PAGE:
Jan. 8, 2018—Under the terms of the licensing agreement, Lundbeck has exclusively licensed rights to compounds developed at Vanderbilt that act on a receptor in the brain that has been implicated in schizophrenia.
Aug. 7, 2017—Developed at Vanderbilt, VU319 is designed to precisely target a specific neuron receptor associated with cognitive function while avoiding potentially dangerous side effects.
Dec. 27, 2016—Vanderbilt University scientists have received notification from the U.S. Food and Drug Administration that testing in humans may proceed for an investigational new drug for Alzheimer's disease after more than 10 years of research by scientists at Vanderbilt University and Vanderbilt University Medical Center.
Sep. 15, 2016—Researchers at Vanderbilt University Medical Center have discovered a key mechanism that explains how compounds they’re developing can suppress schizophrenia-like symptoms without side effects in mice.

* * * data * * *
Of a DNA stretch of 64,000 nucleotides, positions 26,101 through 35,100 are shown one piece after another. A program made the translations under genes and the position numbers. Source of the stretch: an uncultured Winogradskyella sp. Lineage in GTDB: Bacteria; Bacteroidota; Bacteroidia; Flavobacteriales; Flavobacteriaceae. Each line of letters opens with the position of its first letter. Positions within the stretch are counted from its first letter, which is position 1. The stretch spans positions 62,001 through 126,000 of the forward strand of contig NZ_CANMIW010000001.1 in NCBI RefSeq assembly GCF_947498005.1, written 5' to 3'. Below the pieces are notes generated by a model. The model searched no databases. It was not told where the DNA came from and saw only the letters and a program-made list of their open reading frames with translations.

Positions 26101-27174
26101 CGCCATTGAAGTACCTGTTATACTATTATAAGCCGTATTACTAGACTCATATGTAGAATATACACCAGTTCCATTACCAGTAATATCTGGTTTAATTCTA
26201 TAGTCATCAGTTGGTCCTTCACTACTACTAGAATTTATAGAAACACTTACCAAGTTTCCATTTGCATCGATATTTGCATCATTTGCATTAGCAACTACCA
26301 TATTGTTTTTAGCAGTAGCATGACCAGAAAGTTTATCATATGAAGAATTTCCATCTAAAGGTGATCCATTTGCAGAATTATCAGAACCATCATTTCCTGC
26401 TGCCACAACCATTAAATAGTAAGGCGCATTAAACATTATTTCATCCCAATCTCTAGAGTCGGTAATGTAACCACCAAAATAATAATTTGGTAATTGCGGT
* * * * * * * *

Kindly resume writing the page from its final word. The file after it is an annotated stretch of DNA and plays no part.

Aug. 15, 2016—Research in the Vanderbilt Center for Neuroscience Drug Discovery (VCNDD) aimed at developing innovative new treatments for schizophrenia just received a powerful assist from The William K. Warren Foundation.
Jul. 8, 2015—Applying mild electrical stimulation to an area of the brain associated with cognitive control helps people with schizophrenia to recognize errors and adjust their behavior to avoid them.
May. 7, 2015—Vanderbilt University researchers have uncovered a surprising finding that could lead to the development of new, more effective therapies for schizophrenia, which affects more than 2 million Americans.
Mar. 19, 2015—There is growing evidence that disorders such as autism and schizophrenia involve deficits in what is called “multi-sensory processing,” the ability of the brain to properly integrate information coming in through the eyes, ears and other senses.